Oil slips after IEA outlook cut tempers optimism

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Oil fell slightly on Wednesday, after the International Energy Agency (IEA) cut its demand outlook, tempering optimism on the global economy which helped push oil to its highest in nine months last week.

A cut in the demand outlook from the IEA of 90,000 barrels per day saw oil retreat from the day's high after Tuesday's more bullish reports from the US Energy Information Administration (EIA) and Organization of the Petroleum Exporting Countries.

Front month Brent futures shed 10 cents to trade at $118.56 a barrel by 1010 GMT having touched a session high of US$118.96, not far off a nine-month high of US$119.17 hit last week.

US crude futures gained 12 cents to US$97.63.

The IEA's downbeat prognosis for 2013 contrasted with that of OPEC's which said consumption oil will expand by 840,000 barrels per day (bpd) this year, 80,000 bpd more than expected.

The EIA also increased its forecast for demand growth, by 110,000 bpd to 1.05m bpd in 2013, taking global demand to 90.2m bpd this year.

However many analysts think that the recent run up in Brent crude, which has seen it rise to 6.6 percent this year to its highest since May, is unsustainable.

"I'm surprised by the gains, the fundamentals don't justify them, we have seen demand forecasts cut and oil should be US$8-US$10 lower" said EGL analyst Andy Sommer in Dietikon, Switzerland.

Investors are also taking cues from the currency markets, which were awaiting a meeting of G20 finance ministers and central bankers this week amid increasing international tensions over the euro's strength and the yen's weakness.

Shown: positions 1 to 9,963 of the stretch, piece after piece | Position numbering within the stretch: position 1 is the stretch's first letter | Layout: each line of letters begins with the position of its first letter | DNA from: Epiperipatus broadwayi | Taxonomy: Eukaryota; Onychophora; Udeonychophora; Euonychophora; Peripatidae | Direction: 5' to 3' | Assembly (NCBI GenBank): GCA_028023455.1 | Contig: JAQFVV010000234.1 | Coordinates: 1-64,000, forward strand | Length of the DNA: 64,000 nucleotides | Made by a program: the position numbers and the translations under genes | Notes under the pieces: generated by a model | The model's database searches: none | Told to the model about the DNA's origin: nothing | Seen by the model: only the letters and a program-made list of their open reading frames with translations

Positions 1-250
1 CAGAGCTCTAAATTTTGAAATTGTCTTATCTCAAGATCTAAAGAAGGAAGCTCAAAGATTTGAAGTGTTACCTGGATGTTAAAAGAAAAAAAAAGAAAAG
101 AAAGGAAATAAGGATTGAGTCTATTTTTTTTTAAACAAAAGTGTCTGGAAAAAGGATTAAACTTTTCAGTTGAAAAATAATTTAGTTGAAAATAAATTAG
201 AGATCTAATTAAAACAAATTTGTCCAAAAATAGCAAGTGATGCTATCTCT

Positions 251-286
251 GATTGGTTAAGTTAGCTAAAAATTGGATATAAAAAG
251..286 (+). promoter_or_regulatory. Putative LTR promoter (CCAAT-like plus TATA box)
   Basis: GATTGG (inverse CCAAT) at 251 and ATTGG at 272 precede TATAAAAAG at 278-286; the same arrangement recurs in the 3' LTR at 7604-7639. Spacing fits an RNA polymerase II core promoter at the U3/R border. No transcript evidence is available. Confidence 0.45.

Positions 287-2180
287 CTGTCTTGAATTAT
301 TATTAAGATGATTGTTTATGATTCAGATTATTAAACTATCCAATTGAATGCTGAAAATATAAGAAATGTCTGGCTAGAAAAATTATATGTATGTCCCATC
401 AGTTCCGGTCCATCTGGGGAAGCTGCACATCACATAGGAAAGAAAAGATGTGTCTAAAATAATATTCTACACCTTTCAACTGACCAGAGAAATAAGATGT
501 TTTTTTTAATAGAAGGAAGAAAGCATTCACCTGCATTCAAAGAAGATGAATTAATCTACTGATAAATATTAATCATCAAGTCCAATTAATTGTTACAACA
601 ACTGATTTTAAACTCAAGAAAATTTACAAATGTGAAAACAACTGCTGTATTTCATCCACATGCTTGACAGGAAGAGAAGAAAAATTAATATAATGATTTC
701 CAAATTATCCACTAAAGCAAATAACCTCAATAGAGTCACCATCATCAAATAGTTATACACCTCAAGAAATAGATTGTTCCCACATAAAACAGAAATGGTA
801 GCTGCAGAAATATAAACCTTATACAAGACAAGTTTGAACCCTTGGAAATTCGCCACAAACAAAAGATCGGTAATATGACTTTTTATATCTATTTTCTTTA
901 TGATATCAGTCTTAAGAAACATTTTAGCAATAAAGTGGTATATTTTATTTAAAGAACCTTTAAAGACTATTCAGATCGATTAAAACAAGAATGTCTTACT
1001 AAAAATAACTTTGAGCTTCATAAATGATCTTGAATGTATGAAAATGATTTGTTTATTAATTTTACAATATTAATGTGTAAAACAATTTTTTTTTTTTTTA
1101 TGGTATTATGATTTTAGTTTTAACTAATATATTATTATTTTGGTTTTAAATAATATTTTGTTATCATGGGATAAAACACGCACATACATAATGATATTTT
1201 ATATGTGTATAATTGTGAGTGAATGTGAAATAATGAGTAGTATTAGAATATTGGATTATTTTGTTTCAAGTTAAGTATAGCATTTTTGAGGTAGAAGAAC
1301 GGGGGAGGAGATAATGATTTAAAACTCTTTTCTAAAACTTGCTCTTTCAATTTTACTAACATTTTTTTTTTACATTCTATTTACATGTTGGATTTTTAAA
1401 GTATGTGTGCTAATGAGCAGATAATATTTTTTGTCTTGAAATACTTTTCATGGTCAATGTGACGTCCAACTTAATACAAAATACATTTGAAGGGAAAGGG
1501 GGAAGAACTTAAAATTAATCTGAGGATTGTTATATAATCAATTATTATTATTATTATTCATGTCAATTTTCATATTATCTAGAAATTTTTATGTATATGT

US crude inventory may have risen last week as refineries head into maintenance in the world's biggest oil consumer, but an expected cut in imports may negate the impact in coming weeks. Crude stocks may have risen 2.4m barrels in the week to February 8, a Reuters poll showed.

Traders are also eyeing euro zone industrial output and US retail sales data due later in the day for more cues.

Hints that tension over Iran's disputed nuclear programme may be easing also helped keep prices in check.

Iran acknowledged it was converting some of its higher-grade enriched uranium into reactor fuel, a move that could help to prevent a dispute with the West over its nuclear programme hitting a crisis in mid-2013.

Investors were also watching the implications of a nuclear test by North Korea, especially after the United States and China came down strongly on the Asian nation.

North Korea said the test had "greater explosive force" than those it conducted in 2006 and 2009.

Its KCNA news agency said it had used a "miniaturised" and lighter nuclear device, indicating it had again used plutonium, which is suitable for use as a missile warhead.

"While North Korea is a negligible oil consumer, the move nevertheless could be seen as contributing to geopolitical instability in the world's pre-eminent demand growth region," JBC Energy said in a report.

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